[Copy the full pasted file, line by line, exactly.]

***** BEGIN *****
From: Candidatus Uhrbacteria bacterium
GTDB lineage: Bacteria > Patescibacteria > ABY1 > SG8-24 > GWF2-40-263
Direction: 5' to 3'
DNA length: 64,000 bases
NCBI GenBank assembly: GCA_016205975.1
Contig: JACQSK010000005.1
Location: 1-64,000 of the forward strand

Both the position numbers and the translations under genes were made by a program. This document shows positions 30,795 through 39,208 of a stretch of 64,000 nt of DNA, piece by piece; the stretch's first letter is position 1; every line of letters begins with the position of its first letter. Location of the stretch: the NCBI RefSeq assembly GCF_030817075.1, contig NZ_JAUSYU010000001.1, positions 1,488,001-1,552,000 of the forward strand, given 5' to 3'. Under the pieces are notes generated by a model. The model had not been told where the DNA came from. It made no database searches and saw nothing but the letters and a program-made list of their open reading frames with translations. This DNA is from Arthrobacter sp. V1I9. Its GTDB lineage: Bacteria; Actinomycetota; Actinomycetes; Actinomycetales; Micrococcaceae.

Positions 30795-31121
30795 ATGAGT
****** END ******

From: Candidatus Uhrbacteria bacterium
GTDB lineage: Bacteria > Patescibacteria > ABY1 > SG8-24 > GWF2-40-263
Direction: 5' to 3'
DNA length: 64,000 bases
NCBI GenBank assembly: GCA_016205975.1
Contig: JACQSK010000005.1
Location: 1-64,000 of the forward strand

Both the position numbers and the translations under genes were made by a program. This document shows positions 30,795 through 39,208 of a stretch of 64,000 nt of DNA, piece by piece; the stretch's first letter is position 1; every line of letters begins with the position of its first letter. Location of the stretch: the NCBI RefSeq assembly GCF_030817075.1, contig NZ_JAUSYU010000001.1, positions 1,488,001-1,552,000 of the forward strand, given 5' to 3'. Under the pieces are notes generated by a model. The model had not been told where the DNA came from. It made no database searches and saw nothing but the letters and a program-made list of their open reading frames with translations. This DNA is from Arthrobacter sp. V1I9. Its GTDB lineage: Bacteria; Actinomycetota; Actinomycetes; Actinomycetales; Micrococcaceae.

Positions 30795-31121
30795 ATGAGT